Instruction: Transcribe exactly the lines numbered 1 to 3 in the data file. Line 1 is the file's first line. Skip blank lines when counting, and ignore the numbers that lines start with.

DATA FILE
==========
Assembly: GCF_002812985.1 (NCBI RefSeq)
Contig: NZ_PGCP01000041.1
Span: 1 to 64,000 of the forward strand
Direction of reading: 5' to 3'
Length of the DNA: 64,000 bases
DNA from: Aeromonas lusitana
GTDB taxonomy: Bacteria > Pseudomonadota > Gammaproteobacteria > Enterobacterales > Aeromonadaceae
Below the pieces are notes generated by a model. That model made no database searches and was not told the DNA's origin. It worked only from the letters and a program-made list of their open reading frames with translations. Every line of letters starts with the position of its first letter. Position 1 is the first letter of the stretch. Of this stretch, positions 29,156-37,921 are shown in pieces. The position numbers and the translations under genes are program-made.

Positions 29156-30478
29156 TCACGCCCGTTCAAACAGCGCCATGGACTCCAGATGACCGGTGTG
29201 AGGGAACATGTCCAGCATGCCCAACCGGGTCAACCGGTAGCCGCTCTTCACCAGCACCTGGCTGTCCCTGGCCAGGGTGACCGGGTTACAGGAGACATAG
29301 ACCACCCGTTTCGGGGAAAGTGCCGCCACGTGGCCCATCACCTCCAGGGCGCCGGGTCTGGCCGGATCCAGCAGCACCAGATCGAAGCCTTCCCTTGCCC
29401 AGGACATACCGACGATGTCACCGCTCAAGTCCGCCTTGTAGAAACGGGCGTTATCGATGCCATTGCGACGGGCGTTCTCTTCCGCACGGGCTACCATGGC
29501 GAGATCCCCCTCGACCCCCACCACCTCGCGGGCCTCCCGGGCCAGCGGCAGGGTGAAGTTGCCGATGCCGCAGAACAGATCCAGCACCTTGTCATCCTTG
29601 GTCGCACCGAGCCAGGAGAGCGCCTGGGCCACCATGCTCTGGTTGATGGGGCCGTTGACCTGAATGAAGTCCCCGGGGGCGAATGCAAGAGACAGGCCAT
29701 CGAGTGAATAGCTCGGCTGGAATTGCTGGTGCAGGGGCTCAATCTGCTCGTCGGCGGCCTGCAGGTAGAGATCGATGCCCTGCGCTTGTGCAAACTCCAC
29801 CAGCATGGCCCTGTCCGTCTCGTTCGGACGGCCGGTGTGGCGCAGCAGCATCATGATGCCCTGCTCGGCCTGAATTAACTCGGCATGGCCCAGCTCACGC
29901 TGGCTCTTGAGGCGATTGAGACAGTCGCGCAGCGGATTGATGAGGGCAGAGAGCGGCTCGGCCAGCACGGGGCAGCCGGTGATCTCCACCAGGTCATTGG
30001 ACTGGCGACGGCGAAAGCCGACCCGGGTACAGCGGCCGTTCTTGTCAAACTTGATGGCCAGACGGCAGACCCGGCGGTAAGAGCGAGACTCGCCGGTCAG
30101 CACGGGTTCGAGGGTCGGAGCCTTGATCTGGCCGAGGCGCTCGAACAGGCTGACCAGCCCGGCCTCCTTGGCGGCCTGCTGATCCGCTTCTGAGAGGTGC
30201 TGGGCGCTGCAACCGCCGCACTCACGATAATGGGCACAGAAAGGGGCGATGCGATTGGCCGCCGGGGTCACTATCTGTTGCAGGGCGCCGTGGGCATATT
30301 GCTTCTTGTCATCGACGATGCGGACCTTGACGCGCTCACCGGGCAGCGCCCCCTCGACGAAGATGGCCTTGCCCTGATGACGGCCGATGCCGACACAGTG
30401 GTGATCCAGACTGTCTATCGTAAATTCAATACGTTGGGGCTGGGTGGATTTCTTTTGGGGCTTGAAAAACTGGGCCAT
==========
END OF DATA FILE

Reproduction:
Assembly: GCF_002812985.1 (NCBI RefSeq)
Contig: NZ_PGCP01000041.1
Span: 1 to 64,000 of the forward strand